Westwood is not a perfect novel; it is over long, over complicated, and contains some very questionable morals, especially considering the context of when it was written. It is no Cold Comfort Farm, though it is certainly very funny, and while entertaining and enjoyable, it lacks the gravitas it could have had were it a little more focused. I was pleased to read it and experience a different side to Gibbons, but I’m not sure if I feel particularly compelled to read more. Was she a one hit wonder? I’d be interested to hear other people’s opinions of her back catalogue!

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14 comments

  1. I’ve read a lot of the reissued Stella Gibbons now – Westwood I did enjoy a lot, but share your reservations. Starlight is a very strange novel but really evocative of time and place, and I enjoy novels where supernatural elements appear unexpectedly! I have also read Here be Dragons, The Matchmaker, The Batchelor and My American, and while I don’t think I have enjoyed any of her other novels so far as much as Cold Comfort Farm, I do think that her other novels are worth reading, as much for their depiction of a way of life now gone.

    1. I think they’re probably books for a certain mood…I did enjoy Westwood, and it was a real curl up in a ball and just enjoy yourself sort of read. So I shall probably try another of hers when I need a break from life for a while! Thank you for encouraging me to keep giving her a go!

  2. What an interesting, well wrought review, Rachel. I think I might appreciate Westwood for it’s period interests and it does sound like a compelling read. I must admit that I am drawn in by the new cover.

    I meant to comment on your previous post, but, time got away from me. So, just let me say that I think the world, and your lovely island, are a better place with you as a teacher in it. :)

  3. I have a soft spot for Westwood as it was the first Stella Gibbons novel I ever read, having avoided all attempts to be persuaded to read Cold Comfort Farm (although I have now read, and loved, which just shows what fatheads 18 year olds are.)
    My favourite of her novels is Nightingale Wood, it is what I think of as a sophisticated fairytale – it does give in to a reasonable amount of romance cliches but I hardly cared, I enjoyed it so much. Possibly it holds a place in my heart as the character Saxon is one of my favourite literary crushes :)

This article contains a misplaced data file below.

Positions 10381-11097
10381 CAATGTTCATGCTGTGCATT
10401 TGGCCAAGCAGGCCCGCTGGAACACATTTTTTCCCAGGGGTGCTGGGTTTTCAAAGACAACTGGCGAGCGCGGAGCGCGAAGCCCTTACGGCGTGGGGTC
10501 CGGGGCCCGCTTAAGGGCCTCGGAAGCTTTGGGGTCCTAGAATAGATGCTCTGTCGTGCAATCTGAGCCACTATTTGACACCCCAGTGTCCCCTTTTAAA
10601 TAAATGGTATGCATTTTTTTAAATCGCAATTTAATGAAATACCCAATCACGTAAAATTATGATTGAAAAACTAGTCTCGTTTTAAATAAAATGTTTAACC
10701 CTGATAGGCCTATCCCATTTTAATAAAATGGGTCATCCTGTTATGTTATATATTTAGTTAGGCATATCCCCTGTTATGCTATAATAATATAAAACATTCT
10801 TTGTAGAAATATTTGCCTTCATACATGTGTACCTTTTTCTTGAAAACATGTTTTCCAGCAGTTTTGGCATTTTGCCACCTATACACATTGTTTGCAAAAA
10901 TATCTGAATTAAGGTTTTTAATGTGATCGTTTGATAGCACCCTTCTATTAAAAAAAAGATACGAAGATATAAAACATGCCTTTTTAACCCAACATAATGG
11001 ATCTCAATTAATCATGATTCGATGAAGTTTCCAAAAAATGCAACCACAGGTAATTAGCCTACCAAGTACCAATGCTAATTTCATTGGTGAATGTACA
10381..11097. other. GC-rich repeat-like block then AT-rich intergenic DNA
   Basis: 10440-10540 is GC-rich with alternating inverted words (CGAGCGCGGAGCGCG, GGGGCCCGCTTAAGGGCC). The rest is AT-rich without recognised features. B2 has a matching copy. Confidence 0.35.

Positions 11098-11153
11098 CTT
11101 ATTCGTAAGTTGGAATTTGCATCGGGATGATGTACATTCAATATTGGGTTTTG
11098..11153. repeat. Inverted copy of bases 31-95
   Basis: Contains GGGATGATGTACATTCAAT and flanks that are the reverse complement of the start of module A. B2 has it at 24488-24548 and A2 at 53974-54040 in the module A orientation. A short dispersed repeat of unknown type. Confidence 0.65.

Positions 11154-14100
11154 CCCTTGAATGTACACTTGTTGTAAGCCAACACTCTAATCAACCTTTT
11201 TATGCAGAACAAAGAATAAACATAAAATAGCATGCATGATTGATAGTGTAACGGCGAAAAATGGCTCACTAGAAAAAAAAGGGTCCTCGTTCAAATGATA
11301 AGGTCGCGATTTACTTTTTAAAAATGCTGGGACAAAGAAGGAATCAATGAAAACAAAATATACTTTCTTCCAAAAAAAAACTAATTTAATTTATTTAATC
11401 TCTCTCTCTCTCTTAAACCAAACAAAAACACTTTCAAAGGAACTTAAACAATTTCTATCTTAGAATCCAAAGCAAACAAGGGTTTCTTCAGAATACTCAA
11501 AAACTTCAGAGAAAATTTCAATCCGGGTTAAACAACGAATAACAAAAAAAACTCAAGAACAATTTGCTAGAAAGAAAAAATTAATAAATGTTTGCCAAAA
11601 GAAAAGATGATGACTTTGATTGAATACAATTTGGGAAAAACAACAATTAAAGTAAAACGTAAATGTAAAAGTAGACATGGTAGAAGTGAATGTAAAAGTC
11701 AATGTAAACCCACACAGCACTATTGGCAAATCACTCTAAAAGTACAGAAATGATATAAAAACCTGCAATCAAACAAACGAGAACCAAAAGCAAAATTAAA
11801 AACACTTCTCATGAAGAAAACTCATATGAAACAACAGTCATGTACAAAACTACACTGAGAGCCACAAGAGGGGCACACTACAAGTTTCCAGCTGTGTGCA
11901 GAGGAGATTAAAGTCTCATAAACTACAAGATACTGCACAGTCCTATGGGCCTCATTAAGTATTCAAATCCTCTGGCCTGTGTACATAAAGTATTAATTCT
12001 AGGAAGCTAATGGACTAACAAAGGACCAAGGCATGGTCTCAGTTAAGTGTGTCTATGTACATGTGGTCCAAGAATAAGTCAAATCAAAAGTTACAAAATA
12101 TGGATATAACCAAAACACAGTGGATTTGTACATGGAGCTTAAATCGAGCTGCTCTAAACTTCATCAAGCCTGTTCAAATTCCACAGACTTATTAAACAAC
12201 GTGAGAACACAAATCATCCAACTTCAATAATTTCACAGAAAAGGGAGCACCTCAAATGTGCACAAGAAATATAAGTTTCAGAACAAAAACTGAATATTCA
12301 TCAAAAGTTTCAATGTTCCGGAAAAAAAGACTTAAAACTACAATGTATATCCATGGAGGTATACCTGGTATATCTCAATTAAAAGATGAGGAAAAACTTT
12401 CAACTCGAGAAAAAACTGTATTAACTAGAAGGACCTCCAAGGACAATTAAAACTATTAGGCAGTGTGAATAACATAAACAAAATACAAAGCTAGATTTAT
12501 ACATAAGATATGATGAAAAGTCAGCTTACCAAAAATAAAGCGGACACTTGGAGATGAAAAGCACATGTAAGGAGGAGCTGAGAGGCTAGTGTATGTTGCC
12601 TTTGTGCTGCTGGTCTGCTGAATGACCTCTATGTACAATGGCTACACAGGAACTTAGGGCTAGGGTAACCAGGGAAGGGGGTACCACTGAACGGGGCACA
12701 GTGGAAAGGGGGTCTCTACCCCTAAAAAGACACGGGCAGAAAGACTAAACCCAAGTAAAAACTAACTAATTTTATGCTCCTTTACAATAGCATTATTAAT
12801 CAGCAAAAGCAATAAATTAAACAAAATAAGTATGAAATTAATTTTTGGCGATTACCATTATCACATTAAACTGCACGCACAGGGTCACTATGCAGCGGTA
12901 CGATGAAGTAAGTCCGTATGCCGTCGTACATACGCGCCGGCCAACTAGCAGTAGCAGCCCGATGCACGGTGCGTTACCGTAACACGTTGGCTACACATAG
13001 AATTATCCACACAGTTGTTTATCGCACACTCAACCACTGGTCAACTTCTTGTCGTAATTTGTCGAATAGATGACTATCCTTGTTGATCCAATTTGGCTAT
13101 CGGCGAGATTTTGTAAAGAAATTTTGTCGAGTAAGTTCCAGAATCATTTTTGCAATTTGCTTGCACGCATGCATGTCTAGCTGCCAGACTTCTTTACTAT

1. That’s the one that’s not been republished by Vintage – I was trying to remember what it was called, so thank you Lizzie! I shall definitely try that one out – it sounds marvellous!

  4. Thank you for this review but I’m left undecided about whether it would be a good gift for a friend who lived, and loved living, in Hampstead and has now moved away. Any thoughts? Happy Holidays x

  5. So far I’ve read Nightingale Wood, Here Be Dragons, Westwood and My American. They have all been lovely reads to sink into a chair with and I expect nothing less with The Rich House which is on my tbr pile. I think of books like these as perfect gear shifters between more challenging reads or when switching genres. So not a one-hit wonder with me!
    Doesn’t Vintage do such an extraordinary job when it comes to cover art?

    1. Well, Darlene, you have convinced me that I need to be peristent, but also save Stella for when I’m in the mood for a comfort read. Expecting Cold Comfort Farm again and again will only lead to disappointment! Yes they do – I don’t normally prefer paperbacks over original hardbacks but in this case I definitely will be sticking with the Vintage editions!

  6. I can’t speak to her being a one-hit wonder or not, but I quite enjoyed Nightingale Wood. That’s the only other one of hers I’ve read so far though, and it was definitely not as good as Cold Comfort Farm. It was much shorter than Westwood appears to be. :p

  7. Like you, I loved Cold Comfort and was quite drawn to the re-issuances of Gibbons’ other novels, snapping up several of them after they became available (that wonderful cover art would have done it, if nothing else!). Alas, I’ve not yet read a single one! Thanks for the excellent review–based on it and the various comments, I’ll save Westwood for one of those great rainy days when I’m in a certain mood.

  8. I have the same worry about her being a one hit wonder- the only other Stella Gibbons I’ve read is Starlight, and while I did warm to it by the end I definitely didn’t love it as much as Cold Comfort Farm! It felt quite strange- but maybe I was just disoriented by my expectations.